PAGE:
Island Explorer Vol. 6


Written by Juan Dingli


In case you were wondering, I have certainly not forgotten about Malta’s sexier sister that goes by the name of Gozo. Known as Ghawdex locally (Aw- Desh), Gozo is the second biggest island forming part of the Maltese archipelago. Having seen every nook and cranny that these islands have to offer, I have to say that Gozo is my favorite island out of the three. Saying that, I love Malta and Comino to bits but Gozo always has that special place in my heart. It might be the novel ferry crossing, symbolically leaving all your worries and problems behind or the fact that all the towns in Gozo are separated by lots of greenery and luscious countryside. In fact, Gozo is home to many retired expats, who wouldn’t want to retire in a peaceful little piece of heaven? Below I’ll be speaking about the capital city of Gozo, Victoria. This capital city is more commonly known as Rabat by the locals but try not to confuse Rabat, Gozo with Rabat, Malta.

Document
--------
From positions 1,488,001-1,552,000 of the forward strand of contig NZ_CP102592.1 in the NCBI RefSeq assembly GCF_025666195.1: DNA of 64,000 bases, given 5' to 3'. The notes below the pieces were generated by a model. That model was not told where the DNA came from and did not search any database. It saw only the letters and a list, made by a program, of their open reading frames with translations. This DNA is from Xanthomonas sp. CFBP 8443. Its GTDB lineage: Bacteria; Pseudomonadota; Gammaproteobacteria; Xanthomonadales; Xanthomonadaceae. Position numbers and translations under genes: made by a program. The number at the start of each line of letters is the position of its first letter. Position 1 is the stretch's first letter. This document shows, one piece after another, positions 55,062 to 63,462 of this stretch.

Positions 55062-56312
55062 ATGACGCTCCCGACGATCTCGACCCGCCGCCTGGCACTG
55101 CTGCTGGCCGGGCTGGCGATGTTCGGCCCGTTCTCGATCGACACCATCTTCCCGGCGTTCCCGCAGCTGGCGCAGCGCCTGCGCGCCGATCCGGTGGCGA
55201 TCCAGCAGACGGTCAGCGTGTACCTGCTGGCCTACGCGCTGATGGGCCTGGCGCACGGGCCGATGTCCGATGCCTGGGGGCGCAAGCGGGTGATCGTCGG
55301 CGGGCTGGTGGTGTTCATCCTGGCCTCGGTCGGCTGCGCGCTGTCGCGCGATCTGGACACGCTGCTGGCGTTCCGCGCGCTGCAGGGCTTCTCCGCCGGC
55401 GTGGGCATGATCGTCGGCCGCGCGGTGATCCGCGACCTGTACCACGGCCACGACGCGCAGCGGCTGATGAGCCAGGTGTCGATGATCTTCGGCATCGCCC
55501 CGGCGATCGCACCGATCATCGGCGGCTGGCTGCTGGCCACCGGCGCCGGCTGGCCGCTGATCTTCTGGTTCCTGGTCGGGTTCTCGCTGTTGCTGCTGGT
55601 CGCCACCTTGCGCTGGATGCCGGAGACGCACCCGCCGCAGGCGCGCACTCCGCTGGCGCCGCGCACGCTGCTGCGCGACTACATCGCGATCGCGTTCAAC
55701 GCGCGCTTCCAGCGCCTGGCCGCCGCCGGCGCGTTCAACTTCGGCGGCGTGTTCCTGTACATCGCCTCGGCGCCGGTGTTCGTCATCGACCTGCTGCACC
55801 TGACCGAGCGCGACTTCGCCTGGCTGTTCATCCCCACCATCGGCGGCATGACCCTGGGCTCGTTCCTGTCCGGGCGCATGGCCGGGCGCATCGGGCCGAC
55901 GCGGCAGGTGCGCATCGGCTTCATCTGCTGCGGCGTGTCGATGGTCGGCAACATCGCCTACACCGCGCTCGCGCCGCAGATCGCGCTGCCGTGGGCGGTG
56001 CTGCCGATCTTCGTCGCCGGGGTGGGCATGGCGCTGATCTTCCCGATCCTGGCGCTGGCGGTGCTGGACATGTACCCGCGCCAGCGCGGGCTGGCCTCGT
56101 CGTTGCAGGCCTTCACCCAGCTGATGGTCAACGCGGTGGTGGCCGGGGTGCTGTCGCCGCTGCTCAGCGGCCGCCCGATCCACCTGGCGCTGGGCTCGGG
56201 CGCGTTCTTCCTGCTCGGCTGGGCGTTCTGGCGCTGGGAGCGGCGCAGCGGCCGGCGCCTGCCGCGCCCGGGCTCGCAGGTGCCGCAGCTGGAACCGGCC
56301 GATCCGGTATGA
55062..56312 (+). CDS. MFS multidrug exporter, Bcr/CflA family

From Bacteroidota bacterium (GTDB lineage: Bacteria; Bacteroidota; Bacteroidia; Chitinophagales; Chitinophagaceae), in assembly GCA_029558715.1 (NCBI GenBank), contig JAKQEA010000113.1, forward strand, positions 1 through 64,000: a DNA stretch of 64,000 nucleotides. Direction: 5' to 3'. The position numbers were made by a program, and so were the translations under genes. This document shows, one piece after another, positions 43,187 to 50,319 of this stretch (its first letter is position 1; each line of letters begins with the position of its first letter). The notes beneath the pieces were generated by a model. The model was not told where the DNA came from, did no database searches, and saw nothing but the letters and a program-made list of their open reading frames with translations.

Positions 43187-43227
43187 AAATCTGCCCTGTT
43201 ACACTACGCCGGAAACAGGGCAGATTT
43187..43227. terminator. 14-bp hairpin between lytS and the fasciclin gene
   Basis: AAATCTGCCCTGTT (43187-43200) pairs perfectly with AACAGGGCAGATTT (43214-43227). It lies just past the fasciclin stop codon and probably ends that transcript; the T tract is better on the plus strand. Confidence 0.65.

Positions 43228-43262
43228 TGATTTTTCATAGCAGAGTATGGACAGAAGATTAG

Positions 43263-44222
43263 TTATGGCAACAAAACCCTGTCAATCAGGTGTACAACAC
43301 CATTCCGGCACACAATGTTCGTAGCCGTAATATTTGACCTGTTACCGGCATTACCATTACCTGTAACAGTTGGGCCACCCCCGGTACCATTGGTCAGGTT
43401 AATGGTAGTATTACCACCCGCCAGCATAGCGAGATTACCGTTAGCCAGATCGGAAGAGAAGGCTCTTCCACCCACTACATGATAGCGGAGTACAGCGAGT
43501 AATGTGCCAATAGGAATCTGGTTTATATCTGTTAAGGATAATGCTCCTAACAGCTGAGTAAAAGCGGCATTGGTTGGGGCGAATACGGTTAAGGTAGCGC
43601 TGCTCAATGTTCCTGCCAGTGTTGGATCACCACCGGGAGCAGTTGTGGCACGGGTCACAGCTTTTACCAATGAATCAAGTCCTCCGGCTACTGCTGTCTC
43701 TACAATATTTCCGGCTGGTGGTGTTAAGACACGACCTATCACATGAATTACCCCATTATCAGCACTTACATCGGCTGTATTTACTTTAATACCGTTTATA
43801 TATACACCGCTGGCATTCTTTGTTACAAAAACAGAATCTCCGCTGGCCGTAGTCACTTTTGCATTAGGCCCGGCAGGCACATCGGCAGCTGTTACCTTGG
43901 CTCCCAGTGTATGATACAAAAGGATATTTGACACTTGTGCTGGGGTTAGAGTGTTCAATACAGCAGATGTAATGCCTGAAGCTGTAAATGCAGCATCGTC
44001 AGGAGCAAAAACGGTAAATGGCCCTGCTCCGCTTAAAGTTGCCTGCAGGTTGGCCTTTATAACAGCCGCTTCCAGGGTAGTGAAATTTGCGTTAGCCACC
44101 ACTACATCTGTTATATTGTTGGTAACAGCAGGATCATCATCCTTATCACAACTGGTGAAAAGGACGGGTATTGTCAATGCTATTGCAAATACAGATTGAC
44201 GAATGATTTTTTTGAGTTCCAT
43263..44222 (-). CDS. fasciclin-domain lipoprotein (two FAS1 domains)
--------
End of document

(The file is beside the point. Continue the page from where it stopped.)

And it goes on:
Victoria is located exactly in the center of Gozo and is home to around 7,000 residents, some of which are foreign. This 2.9km2 city is divided into various zones, diverging mainly from the main road which almost cuts across all the town. Also forming part of Victoria is the Citadel or Citadella (Chit-A-della) as it is known in Maltese. Driving towards Victoria, one cannot miss the sight of the imposing Citadella, perched high on a hill in the heart of Victoria itself. Citadella is a fully fortified town which is still standing from the time of the Knights of St John. Towering over Gozo, this highly strategic fortified city has to be the main attraction of Gozo. One never forgets the first time they see this grand 16th century fortress looming over the horizon.